When his severance ran out, members of the mission church and others in the community provided support to Holman and his wife. The Vision Team of the EPC mission congregation reached out and extended a call to him to become the organizing pastor, albeit on a part-time basis at the moment.
“I was in the process of looking at possibilities. There was a door that opened, but it was not the one God wanted us to go through,” he said. “God was telling us we needed to stay here.”
Holman accepted the call and later was commissioned as the evangelist/organizing pastor of a church with members very familiar to him.
Full of Hope
The EPC mission congregation recently adopted Hope Community Church as its new name.
“Hope kept coming up frequently in our discussions about names,” Holman explained. “We’re a hopeful people.”
That’s seen in their motto to serve the Lord, following through on the vision to glorify and honor God:
Evangelize for Him.
The congregation also is intent on following through with a fulfillment of the Great Commission, described in Matthew 28:18-20. HCC strives to be and to make disciples of Jesus Christ.
“We want to be disciples who make disciples,” Holman said. “We have a new excitement and zeal for reaching beyond ourselves. We’re open to how God leads us and want to make a difference in our community and beyond. I think everybody is excited about what is happening.”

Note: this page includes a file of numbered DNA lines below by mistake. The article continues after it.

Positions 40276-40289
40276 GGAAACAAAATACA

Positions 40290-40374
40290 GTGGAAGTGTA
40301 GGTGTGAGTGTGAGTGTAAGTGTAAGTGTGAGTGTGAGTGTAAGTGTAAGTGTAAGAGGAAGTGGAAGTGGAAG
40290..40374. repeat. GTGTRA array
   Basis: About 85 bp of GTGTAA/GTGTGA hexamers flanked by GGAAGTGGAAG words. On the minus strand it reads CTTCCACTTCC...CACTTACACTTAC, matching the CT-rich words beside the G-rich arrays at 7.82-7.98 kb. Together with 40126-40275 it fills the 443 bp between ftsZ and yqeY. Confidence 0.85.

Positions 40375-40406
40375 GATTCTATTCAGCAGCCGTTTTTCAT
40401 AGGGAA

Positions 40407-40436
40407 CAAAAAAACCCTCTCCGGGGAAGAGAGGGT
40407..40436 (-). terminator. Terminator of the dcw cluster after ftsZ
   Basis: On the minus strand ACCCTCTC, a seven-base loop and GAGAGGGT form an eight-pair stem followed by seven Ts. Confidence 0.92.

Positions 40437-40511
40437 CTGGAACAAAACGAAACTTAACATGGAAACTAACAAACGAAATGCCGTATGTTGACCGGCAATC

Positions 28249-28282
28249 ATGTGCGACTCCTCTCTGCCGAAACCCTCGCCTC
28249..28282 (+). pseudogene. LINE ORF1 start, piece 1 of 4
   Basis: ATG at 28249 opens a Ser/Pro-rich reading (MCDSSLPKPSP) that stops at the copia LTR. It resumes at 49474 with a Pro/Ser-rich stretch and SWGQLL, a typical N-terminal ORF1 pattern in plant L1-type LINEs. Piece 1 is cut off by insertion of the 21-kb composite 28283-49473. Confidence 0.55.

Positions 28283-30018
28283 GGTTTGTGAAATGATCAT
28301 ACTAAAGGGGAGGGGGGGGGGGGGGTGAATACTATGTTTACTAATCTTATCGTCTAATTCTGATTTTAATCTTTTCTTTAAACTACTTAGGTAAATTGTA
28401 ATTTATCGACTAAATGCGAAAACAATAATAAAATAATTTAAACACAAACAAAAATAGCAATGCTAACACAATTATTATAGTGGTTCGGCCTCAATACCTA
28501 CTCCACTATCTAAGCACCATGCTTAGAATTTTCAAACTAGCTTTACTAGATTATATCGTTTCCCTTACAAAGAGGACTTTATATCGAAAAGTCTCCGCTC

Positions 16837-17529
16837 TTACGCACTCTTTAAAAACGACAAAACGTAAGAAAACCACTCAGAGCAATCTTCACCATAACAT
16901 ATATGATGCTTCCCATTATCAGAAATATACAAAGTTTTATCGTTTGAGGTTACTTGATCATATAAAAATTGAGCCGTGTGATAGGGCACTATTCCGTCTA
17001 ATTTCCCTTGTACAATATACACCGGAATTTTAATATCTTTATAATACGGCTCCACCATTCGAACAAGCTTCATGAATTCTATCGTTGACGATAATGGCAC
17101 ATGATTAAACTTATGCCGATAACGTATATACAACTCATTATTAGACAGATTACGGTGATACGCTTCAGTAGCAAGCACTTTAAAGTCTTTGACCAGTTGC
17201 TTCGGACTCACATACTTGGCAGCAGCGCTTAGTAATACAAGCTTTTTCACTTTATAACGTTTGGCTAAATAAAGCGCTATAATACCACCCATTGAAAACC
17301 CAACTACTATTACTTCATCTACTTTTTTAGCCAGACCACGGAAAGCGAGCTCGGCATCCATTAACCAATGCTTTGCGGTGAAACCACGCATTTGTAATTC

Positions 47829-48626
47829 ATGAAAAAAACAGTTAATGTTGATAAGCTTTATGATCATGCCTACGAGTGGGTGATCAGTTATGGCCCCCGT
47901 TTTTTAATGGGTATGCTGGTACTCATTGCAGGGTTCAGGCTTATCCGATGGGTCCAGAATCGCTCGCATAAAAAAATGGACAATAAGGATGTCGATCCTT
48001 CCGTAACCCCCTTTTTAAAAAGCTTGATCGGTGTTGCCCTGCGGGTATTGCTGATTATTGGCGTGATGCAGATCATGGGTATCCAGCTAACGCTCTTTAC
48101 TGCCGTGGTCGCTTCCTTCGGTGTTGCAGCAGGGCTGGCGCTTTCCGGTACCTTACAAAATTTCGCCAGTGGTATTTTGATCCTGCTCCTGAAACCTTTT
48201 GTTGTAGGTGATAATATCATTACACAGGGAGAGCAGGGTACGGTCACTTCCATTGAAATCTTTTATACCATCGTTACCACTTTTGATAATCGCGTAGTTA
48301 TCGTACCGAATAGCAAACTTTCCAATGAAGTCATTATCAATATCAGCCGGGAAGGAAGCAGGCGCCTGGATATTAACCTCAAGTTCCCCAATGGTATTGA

But none of that would have happened if the events of a year ago had not taken place, despite the pain and anguish associated with the separation from the church that many had been affiliated with throughout their lives.
“There certainly has been a grieving process but also a sense of relief that we are not tied to a specific building and location,” Holman said. “It’s been a lot of mixed feelings. There has been some resentment toward those who left, but I think there is a mutual respect for each other now.”
A like-minded people
While difficult at times, the move away from the PCUSA to the EPC has been very refreshing, especially in knowing that those who left FPC-Waynesboro share the same theological views.
“We were concerned about the direction of the PCUSA. We continue to be, and we pray for those still part of it,” Holman said. “But everybody who left to form this church did so on the same theological page, especially regarding who Jesus Christ is and the authority of Scripture as God’s Word. While there has been some grief, there is an excitement to be part of a denomination with clarity in what it believes without a pluralism that’s so broad that everything goes. Personally, coming to the EPC is like being home.”
Holman said he still has love and admiration for the people who remain at FPC-Waynesboro, and he prays for them each day. But he’s thankful that God led him and the congregation of Hope Community Church to a denomination they view as being Biblically sound.
“We want to have the Body of Christ grow and be strong,” he said. “We have a real sense of anticipation about what God is doing in our midst and what He is going to do. We’re starting to get a sense of what our niche is, and it’s that commitment to the Great Commission. I never would have dreamed several years ago when our discernment process began in earnest we’d be where we are now, but God gave us Hope.”